In case you missed it, the Ole Miss baseball team blew a 4-0 lead against Southern Miss on Wednesday night, eventually losing 7-6 in a game that carried significance for the Rebs' chances of landing a national hosting site. Mike Bianco trotted out a whopping 10 pitchers to the mound in an attempt to stockpile arms while looking ahead to this weekend's home series against Arkansas. And in case you missed it, there are a lot of folks -- myself included -- that aren't happy with that.
Bianco came into the game with a plan to go through a parade of pitchers, indicating in the process that he did not consider the game to be important.*
For starters, let's dispel the notion that this was some meaningless midweek game. Admittedly, we as fans tend to over-invest in games, especially when they're against in-state rivals that we perceive to be of greater value than they actually are. Wednesday night's game was not important because it was against Southern Miss. It was important because it was against a team with an RPI of 67. The loss drops the Rebs from No. 4 to No. 7 in the RPI, which you would rather not do in the midst of a dog fight to be one of maybe three SEC teams that will earn a national seed.
With the importance of the game established, let's examine Bianco's treatment of pitchers. He started freshman Evan Anderson, who, outside of one walk, was spotless through two innings as Ole Miss built a 3-0 lead. Then he was pulled. Bianco cited a decline in velocity and inexperience pitching longer innings, which, even if true (Anderson had pitched 3, 3.2 and 3 innings in his previous three starts), goes to prove that Bianco never intended on leaving him in more than a few innings and reaffirms the notion that he was planning on a platoon approach.
Then came Jacob Waguespack, who gave up just one hit in the third before being yanked as well. What that indicates to me is that the ensuing procession of pitchers was not just the result of struggling arms, but a prearranged design.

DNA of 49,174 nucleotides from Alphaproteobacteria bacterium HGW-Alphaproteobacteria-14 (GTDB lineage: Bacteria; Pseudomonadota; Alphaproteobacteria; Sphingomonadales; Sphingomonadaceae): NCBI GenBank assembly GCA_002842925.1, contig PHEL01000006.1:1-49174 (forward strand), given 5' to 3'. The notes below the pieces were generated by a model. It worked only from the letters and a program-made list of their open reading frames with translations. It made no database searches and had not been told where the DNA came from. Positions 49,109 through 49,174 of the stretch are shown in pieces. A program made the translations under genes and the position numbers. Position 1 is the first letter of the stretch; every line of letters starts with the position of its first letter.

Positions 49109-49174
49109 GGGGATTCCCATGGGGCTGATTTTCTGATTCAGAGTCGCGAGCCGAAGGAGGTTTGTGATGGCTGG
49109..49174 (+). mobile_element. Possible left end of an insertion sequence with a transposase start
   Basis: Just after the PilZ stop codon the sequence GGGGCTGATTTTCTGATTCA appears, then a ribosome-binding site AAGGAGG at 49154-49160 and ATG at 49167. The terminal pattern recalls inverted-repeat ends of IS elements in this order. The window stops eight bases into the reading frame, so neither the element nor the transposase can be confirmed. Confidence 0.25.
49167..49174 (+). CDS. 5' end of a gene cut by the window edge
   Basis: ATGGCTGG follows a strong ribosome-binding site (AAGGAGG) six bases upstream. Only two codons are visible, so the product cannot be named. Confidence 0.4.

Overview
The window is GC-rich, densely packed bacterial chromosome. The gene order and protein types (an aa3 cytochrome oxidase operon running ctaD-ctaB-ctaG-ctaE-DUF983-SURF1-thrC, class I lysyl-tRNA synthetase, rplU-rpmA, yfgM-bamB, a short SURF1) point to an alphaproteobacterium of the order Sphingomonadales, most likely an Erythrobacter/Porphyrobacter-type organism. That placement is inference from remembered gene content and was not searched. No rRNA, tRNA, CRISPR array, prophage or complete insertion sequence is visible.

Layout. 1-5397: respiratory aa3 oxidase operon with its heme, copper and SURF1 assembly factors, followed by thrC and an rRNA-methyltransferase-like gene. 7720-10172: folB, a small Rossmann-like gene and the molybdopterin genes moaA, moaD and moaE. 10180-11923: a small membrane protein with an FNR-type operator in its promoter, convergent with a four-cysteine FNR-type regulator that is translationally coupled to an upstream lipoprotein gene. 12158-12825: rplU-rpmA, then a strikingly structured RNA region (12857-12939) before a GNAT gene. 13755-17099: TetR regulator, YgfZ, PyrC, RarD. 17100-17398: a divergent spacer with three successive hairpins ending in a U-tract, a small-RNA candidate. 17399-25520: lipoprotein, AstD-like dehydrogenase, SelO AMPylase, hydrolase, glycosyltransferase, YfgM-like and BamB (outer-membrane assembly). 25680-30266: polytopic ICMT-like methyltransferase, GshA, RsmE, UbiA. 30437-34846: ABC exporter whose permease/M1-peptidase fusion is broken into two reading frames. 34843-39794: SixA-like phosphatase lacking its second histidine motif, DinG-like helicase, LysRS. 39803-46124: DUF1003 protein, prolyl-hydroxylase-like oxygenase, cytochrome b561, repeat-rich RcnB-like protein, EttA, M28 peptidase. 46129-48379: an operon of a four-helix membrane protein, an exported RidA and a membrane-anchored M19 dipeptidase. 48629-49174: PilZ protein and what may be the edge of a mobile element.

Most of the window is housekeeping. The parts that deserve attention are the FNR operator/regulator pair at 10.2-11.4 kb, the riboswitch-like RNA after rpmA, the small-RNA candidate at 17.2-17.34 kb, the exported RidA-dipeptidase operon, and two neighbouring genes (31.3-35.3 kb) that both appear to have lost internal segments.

Up 4-0, Austin Blunt came to the mound in the fourth, and that's when things turned to shit. Blunt, Preston Tarkington, Scott Ashford, Cheyne Bickel and Hawtin Buchanan combined to allow five runs off seven hits over the next three innings.
With the game suddenly tight, Bianco reached for the real stoppers, throwing Josh Laxer and Wyatt Short in the eighth and ninth. It was the usually reliable Short that gave up the losing run.
Here's Bianco after the game, via Hugh Kellenberger:
It's got to be the most pitchers I've ever thrown in a game, and just disappointing. Someone has to get them out besides the guys that pitched on the weekend all the time. We're a little limited today in the sense of the guys we can use, but the other guys are supposed to get them out too. ...
That's not to say that this game is not important. Their midweek guys pitched and got us out, our guys didn't.
Look, I understand the concept of saving arms for a big SEC series. But let's be honest, you're not going to throw Evan Anderson this weekend. Give him another inning or two before you yank him. If you don't think he can get you further than that, start someone who can (usual midweek starter Jeremy Massie was unavailable after throwing last Sunday in Lexington) or have a reliever behind him ready to eat up innings.
There's also the "well we need to get these guys experience heading into the postseason" argument. You've had an entire season to get guys experience. Furthermore, can you really call one inning "experience?" Do we really think any of the nine relievers benefited from that shit show last night? And even if they did, was it worth a three-spot drop in the RPI?
What happened on Wednesday was Bianco looked past Southern Miss, a team that had beaten us six out of the last seven meetings and who we needed to beat to hold our RPI steady. It's not as if this loss dropped us from the running for a national seed, but it sure as hell didn't help. You won't see us use a use a platoon against Arkansas this weekend. That's because Bianco knows those games are important. He should have known this one was as well.
Of course, we're not even having this conversation if several reliable relievers don't collapse on Wednesday night. But you know what they say: that's baseball.
* Before anybody jumps the gun, I'm in no way calling for Bianco's head or labeling this season a failure. This is an examination of one game and the factors surrounding its shit-iness.